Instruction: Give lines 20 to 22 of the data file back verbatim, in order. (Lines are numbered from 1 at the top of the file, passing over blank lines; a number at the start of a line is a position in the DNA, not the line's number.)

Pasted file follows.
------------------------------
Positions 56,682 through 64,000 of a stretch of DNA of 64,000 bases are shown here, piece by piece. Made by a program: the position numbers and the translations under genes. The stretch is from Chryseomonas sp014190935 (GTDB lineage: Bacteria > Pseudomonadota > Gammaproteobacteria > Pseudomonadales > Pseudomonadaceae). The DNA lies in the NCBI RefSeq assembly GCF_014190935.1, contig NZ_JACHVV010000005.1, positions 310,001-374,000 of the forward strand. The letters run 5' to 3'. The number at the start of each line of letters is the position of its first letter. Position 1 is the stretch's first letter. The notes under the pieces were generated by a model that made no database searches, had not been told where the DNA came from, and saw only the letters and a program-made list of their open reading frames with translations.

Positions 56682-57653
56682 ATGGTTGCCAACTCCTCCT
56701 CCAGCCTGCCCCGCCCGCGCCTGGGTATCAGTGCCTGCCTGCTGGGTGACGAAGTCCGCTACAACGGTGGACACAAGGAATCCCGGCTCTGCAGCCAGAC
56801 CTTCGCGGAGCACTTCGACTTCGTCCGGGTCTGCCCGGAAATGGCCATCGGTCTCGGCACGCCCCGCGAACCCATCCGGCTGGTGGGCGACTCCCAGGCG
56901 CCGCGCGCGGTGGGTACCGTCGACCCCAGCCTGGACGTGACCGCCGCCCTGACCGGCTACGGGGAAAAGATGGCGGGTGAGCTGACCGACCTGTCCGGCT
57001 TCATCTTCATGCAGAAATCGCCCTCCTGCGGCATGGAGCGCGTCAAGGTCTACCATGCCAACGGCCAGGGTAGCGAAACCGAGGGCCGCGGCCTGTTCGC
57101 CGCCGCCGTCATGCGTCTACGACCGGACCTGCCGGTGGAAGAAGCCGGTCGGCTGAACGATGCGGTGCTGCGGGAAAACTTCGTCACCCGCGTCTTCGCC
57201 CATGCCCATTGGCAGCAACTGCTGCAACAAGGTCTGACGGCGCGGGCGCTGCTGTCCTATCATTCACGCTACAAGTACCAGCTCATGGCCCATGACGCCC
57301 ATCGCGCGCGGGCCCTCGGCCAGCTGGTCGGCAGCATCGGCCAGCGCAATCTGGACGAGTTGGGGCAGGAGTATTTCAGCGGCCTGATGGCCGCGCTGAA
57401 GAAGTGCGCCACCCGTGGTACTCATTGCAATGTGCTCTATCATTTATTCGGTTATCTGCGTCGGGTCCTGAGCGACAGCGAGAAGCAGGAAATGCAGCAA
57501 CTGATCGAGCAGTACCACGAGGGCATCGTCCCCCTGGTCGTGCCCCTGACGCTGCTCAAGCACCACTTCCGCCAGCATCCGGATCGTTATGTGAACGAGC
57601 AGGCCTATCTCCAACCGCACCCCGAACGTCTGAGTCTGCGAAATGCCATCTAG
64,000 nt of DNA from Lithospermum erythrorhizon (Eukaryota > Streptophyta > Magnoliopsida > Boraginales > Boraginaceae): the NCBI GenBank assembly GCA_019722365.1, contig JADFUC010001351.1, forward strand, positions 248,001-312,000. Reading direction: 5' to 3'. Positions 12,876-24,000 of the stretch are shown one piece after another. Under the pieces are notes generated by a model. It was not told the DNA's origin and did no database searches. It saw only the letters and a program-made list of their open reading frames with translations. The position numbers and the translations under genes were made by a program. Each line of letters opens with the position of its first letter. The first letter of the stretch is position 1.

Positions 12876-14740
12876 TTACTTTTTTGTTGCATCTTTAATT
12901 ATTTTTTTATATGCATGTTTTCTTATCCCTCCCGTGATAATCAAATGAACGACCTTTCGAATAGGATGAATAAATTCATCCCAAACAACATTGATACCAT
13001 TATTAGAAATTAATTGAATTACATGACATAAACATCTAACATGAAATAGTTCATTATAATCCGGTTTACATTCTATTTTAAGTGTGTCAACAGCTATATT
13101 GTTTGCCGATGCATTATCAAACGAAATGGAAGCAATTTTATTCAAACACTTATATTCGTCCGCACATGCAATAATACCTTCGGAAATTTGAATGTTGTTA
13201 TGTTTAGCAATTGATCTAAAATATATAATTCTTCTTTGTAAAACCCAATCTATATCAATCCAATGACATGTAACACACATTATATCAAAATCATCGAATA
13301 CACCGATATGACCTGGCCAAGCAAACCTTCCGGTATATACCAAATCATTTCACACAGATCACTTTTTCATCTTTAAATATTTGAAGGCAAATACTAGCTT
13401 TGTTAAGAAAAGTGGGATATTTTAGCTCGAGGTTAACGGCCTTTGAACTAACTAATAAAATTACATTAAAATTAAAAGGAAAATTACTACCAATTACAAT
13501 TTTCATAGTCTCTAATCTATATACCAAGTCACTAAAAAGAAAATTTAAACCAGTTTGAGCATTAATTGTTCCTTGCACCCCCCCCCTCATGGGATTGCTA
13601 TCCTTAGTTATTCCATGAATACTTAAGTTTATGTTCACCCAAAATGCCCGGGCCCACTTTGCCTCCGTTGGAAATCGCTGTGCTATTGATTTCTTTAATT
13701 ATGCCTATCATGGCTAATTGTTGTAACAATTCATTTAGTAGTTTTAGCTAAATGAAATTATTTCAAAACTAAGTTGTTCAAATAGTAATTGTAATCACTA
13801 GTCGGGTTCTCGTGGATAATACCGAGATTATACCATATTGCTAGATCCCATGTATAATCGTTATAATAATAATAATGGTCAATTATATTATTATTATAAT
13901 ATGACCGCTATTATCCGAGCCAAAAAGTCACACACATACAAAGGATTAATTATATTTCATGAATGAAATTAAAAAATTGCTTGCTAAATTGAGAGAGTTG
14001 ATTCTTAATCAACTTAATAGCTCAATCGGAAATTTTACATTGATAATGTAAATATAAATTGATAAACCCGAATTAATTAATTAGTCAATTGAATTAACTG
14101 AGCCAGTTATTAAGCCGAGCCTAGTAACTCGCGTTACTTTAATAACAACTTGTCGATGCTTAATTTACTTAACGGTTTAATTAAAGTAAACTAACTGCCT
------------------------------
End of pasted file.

13201 TGTTTAGCAATTGATCTAAAATATATAATTCTTCTTTGTAAAACCCAATCTATATCAATCCAATGACATGTAACACACATTATATCAAAATCATCGAATA
13301 CACCGATATGACCTGGCCAAGCAAACCTTCCGGTATATACCAAATCATTTCACACAGATCACTTTTTCATCTTTAAATATTTGAAGGCAAATACTAGCTT
13401 TGTTAAGAAAAGTGGGATATTTTAGCTCGAGGTTAACGGCCTTTGAACTAACTAATAAAATTACATTAAAATTAAAAGGAAAATTACTACCAATTACAAT